Before HASTINGS, Chief Judge, and DUFFY and SCHNACKENBERG, Circuit Judges.
This appeal is from an order of the District Court denying appellant's petition for naturalization. Appellant's petition was heard de novo in open court as provided by Title 8 U.S.C. § 1447. This case is here for the second time.
The petition for naturalization herein was filed in 1946. Nearly fifteen years later, the Naturalization Examiner recommended against granting the petition. After a de novo hearing, the District Court, on April 18, 1962, entered an order denying the petition for naturalization. Twelve days later, appellant served a notice that he would appear before the trial judge and present a motion. This motion turned out to be a motion to amend certain Findings of Fact, to strike certain Findings and for a new trial. Appellant's motion was not filed within ten days of the entry of the final order of the District Court.
On December 6, 1962, within sixty days of the denial of the post trial motions, but not within sixty days of the original entry of judgment, petitioner filed a notice of appeal. The Government moved to dismiss the appeal. We held we did not have jurisdiction, and granted the motion to dismiss (318 F.2d 681). The Supreme Court granted certiorari and in a per curiam, five to four decision, reversed this Court and remanded for a hearing of petitioner's appeal upon the merits. Thompson v. Immigration and Naturalization Service, 375 U.S. 384, 84 S. Ct. 397, 11 L. Ed. 2d 404.
Petitioner, a Canadian Citizen, was born in 1900. In 1922, he entered the United States on foot at Blaine, Washington, prior to the time immigration guards were assigned to that border. On January 30, 1946, petitioner applied for a certificate of arrival under 8 U.S.C. § 146 et seq., Nationality Act of 1940, and he filed a preliminary form for a petition for naturalization. He indicated his willingness to take the oath of allegiance to the United States and his willingness to bear arms upon behalf of this country. He certified that for more than ten years immediately prior to the statement that he did not believe in "anarchy or the unlawful damage, injury or destruction of property or sabotage." Petitioner certified "I am, and have been during all of the periods required by law, attached to the principles of the Constitution of the United States and well disposed to the good order and happiness of the United States."
Petitioner disclosed a conviction in 1923 and a pardon in 1940. He also disclosed three arrests in Cleveland, all in one day, "Over labor disputes; no fine and no sentence; no costs."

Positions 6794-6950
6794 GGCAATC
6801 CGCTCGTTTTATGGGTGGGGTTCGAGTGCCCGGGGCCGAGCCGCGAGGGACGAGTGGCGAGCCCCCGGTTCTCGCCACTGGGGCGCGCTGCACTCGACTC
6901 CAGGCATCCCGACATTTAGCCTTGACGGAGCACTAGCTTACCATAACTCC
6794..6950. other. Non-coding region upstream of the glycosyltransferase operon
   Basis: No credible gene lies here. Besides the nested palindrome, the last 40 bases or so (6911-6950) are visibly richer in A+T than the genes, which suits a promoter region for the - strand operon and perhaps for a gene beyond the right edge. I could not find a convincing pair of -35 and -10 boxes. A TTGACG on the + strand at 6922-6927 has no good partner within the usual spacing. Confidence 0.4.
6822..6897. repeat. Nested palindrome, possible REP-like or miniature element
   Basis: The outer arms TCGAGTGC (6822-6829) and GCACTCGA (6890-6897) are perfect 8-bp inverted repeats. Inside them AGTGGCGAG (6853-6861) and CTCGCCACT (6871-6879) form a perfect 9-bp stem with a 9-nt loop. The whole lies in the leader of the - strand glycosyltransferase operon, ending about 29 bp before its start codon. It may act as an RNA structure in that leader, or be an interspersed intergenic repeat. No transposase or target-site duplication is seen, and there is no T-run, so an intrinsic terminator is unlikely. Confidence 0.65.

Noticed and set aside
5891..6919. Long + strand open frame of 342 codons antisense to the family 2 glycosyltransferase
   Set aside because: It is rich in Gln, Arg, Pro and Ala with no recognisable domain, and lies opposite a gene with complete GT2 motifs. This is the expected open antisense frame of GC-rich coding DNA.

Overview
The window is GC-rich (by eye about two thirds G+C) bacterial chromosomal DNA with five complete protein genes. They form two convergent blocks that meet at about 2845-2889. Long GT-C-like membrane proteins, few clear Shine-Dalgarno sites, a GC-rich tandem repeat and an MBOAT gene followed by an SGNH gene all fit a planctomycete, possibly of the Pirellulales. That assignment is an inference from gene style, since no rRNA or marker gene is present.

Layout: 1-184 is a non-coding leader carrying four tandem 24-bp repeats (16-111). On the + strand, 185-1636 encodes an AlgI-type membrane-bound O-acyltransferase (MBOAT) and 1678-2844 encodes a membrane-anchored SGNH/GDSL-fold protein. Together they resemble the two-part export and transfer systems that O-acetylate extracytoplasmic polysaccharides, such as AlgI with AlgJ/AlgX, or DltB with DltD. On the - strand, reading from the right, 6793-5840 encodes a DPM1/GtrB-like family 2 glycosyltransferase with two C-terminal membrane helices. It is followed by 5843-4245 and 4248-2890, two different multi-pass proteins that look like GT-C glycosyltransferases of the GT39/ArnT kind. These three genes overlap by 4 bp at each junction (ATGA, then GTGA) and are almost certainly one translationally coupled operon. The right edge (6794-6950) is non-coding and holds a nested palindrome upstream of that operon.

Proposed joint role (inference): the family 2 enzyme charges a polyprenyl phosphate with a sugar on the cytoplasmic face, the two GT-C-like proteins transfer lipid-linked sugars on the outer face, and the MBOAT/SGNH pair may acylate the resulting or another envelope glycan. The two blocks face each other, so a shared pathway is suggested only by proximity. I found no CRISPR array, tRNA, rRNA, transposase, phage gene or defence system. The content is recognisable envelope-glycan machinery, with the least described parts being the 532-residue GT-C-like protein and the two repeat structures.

On January 12, 1946, the Immigration and Naturalization Service (INS) certified that Thompson's entry was lawful and that he had been admitted for permanent residence, both being prerequisites for naturalization under the 1940 Act.
Thompson's petition for naturalization was under the 1940 Act. As an alien married to an American citizen, he filed his petition on August 28, 1946 in the District Court under 8 U.S.C. § 710(b). The petition was sworn to and verified by two witnesses as required by the statute. Thompson took the following oath of allegiance:
"I hereby declare, on oath, that I absolutely and entirely renounce and abjure all allegiance and fidelity to any foreign prince, potentate, state, or a sovereignty of whom or which I have heretofore been a subject or citizen; that I will support and defend the Constitution and laws of the United States of America against all enemies, foreign, and domestic; that I will bear true faith and allegiance to the same; and that I take the obligation freely without any mental reservation or purpose of evasion; SO HELP ME GOD. In acknowledgement whereof I have, hereunto affixed my signature."
On January 31, 1947, the Examiner for INS questioned petitioner about his employment by the Industrial Workers of the World (IWW) as editor for the IWW paper. Petitioner answered all questions asked as to the IWW and stated his willingness to supply the Examiner with pamphlets published by the IWW, and to cooperate in any way. He stated he would bear arms on behalf of the United States even if the IWW were in control of the enemy country.
Then followed thirteen years of inaction. The record does not disclose why this petition was placed in mothballs for such a long period of time. At the oral argument before us, in response to a question from the bench, Government's counsel could not even hazard a guess as to the reason for this lengthy period that petitioner was kept waiting.
On July 18, 1960, a new Examiner resumed the questioning. However, the original Examiner was present and participated. For the first time, petitioner was represented by counsel.
Fourteen years after the petition had been referred for examination, the Naturalization Examiner, in May 1961, recommended to the Court that the petition for naturalization be denied. He found that "the petitioner has failed to establish that he has been attached to the principles of the ...